August 25, 2010

Feature - OSG and TeraGrid join forces for ExTENCI

Image courtesy of Jayanta Behera.

Last week marked the kick-off for ExTENCI, the first major technical collaboration between TeraGrid and Open Science Grid.
“The idea is to have Open Science Grid and TeraGrid work together on a joint project as an experiment,” explained Paul Avery, the principle investigator for ExTENCI (which stands for Extending Science Through Enhanced National CyberInfrastructure). Although the two infrastructures have worked together to agree on principles and attend each others’ meetings, ExTENCI marks the first time that they will work together, sharing milestones and goals.
In order to make the partnership possible, the National Science Foundation’s Office of Cyberinfrastructure and Math and Physics Directorate each awarded ExTENCI approximately one million U.S. dollars over two years, for a grand total of just over two million U.S. dollars.
The limitations imposed by a small budget

August 11, 2010

Feature - NetLogo: A low threshold, no ceiling language

Two fifth grade students use NetLogo to learn about electrical current. Image courtesy Pratim Sengupta.
Front page image: Tiling with squares whose sides are successive Fibonacci numbers in length. Courtesy Wikipedia under Creative Commons license.

Elementary school students may not be able to decipher mathematical models such as Maxwell’s Equations. But given the right visualization and computational modeling tools, they can learn the underlying concepts.
Meet NetLogo, a multi-agent programmable modeling environment authored in 1999 by Uri Wilensky, a learning sciences and computer science professor at Northwestern University, and founder of the Center for Connected Learning and Computer-Based Modeling.
Remember the turtle?
A generation of adults were introduced to functions and programming through Logo and the “turtle” - an on-screen triangular cursor - that accompanied it. Logo was first created in 1967

August 11, 2010

Feature - The sky’s the limit

Image courtesy Simon Langton Grammar School

Becky Parker, head of physics at the Simon Langton Grammar School in Kent, UK, is introducing her students to outer space. In 2007, Becky organized a trip to CERN for her 16 to 18 year-old students. There, they were introduced to the Timepix computer chip, a sensitive light-detector used for medical imaging. Back in Britain, one of her students came up with the idea of using the chips to measure cosmic radiation. Parker’s response: “Brilliant!” A Timepix chip has 65,536 pixels over a 2 cm² area. An event occurs when a particle strikes a pixel and is converted into an electrical signal, which can be measured. Her students wanted to use Timepix chips to detect particle type, energy and possibly, the directionality.Consequently, her students entered and won a space experiment competition with their design made from adapting readouts of the chip. Their instrument, called LUCID (Langton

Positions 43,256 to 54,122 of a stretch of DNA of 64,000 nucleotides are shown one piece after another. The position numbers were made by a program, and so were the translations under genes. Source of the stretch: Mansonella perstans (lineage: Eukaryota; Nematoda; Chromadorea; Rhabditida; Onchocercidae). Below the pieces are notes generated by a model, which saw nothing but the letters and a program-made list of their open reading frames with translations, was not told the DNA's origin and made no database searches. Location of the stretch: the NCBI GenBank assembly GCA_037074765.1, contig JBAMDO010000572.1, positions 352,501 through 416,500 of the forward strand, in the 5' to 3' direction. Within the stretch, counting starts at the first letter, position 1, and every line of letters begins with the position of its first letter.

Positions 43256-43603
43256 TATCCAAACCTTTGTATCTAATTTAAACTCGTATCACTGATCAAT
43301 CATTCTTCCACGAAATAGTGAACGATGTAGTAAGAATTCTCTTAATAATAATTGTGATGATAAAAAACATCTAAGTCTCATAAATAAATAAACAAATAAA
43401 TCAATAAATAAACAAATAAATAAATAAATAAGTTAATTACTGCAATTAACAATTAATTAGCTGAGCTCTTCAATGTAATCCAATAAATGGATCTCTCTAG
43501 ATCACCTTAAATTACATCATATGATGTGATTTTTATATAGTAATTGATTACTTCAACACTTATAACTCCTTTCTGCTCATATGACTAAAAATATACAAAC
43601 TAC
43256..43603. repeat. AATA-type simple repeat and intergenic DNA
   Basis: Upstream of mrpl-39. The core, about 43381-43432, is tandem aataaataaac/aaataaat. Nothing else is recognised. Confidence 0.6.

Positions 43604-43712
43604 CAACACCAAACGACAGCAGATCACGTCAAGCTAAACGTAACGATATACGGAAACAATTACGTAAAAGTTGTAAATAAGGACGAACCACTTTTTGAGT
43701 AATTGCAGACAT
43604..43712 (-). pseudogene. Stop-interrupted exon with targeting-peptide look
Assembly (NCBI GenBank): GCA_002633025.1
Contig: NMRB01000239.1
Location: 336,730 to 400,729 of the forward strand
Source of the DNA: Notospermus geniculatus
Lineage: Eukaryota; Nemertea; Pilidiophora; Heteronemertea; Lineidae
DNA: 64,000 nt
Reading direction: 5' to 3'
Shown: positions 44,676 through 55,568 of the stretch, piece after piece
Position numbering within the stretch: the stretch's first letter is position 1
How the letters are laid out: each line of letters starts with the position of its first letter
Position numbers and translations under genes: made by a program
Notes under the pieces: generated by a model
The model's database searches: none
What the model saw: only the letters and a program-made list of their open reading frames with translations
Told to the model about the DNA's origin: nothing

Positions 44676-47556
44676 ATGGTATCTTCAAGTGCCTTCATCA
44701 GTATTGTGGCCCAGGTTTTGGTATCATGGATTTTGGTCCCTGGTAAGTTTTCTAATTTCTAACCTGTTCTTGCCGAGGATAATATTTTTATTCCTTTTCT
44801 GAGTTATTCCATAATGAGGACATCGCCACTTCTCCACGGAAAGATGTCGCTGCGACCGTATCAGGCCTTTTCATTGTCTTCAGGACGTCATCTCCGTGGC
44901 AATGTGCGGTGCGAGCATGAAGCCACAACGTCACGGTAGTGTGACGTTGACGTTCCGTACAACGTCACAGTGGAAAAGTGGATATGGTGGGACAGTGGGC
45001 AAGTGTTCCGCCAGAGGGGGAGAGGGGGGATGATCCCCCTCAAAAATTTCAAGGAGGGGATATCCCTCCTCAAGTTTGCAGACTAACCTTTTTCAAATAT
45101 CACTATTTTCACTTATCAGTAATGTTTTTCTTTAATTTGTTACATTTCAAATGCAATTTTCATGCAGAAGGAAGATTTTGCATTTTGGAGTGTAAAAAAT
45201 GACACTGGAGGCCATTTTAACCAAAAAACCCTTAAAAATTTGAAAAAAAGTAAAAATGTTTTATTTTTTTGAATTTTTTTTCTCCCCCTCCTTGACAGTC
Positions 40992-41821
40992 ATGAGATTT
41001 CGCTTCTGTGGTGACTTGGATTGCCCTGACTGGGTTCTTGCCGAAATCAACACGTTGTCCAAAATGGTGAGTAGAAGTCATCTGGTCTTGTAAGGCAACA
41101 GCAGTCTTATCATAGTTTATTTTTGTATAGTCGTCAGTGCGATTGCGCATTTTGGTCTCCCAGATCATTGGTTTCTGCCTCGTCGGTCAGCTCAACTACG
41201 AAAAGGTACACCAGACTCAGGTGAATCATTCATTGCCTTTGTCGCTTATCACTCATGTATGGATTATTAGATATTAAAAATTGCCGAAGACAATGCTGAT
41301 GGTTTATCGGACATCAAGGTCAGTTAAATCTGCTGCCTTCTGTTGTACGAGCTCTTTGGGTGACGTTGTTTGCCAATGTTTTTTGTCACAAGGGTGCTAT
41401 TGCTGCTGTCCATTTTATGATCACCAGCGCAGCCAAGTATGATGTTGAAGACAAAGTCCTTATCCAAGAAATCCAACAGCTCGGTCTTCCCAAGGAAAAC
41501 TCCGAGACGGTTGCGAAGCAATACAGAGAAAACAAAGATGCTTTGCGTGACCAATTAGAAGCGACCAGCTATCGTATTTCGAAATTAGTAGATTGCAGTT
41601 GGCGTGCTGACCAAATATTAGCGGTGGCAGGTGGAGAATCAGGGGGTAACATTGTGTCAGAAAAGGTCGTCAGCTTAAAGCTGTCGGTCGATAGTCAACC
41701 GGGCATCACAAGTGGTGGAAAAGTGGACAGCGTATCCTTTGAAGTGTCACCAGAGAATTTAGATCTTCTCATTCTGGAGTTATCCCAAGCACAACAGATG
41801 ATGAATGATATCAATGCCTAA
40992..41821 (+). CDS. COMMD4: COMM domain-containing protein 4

August 11, 2010


Link of the Week - A new twist on summer camp: computing classes in the wild

Image courtesy Carlos Jaime-Barrios Hernandez

We’ve all heard of summer camp.But SuperComputing Camp (or SSCAMP, as it is known by its acronym in Spanish) is a little different.
Starting on the 15th of August, 46 undergraduates and masters students will learn about high performance computing, grid computing, volunteer computing and cloud computing — while staying in a hacienda near Panachi National Wildlife Park, just outside the small town of Piedecuesta, Colombia.The organizer, Carlos Jaime-Barrios Hernandez, says the idea is for students to learn in a natural environment, where they can explore and enjoy the great outdoors while having access to fully up-to-date facilities, including digital resources, projectors and live-video feeds to keynote speeches and online lectures. They will remotely connect to the grid infrastructure via the web. Hernandez — a research scient

August 11, 2010

Video of the week - Learning with multi-touch

Multi-touch technology has been around longer than you might think; experimental implementations have been surfacing since the early 1980s. This technology really hit the big time, however, when Apple released the first iPod Touch.
In 2008, the Renaissance Computing Institute at University of North Carolina-Chapel Hill unveiled a multi-touch table that has since become an invaluable tool in the scientific visualization toolbox. At the same time, learning scientists, computer scientists, and psychologists from Virginia Tech and the University of Chicago formed itemL – interactive technologies for embodied mathematics Learning – and began investigating how young children (three to eight-years-old) interact with a multi-touch play table.
“We are collecting extensive data on the commercially available SMART Table while developing our own technology, TanTab,” explained Michael Evans, assistant professor of learning science and technologies at Vir

July 14, 2010

Feature: Fruitfly + flight studies + grid = flying robots?

The GUI pre-processor used to generate the geometry of the fly wings. (Click on image to enlarge.) All images courtesy Diego Scardaci, INFN

The study of the flight of a fruit fly may one day lead to the development of autonomous ‘Micro-air vehicles’ (MAVs), or independent ‘flying robots,’  if scientists in Argentina have their way.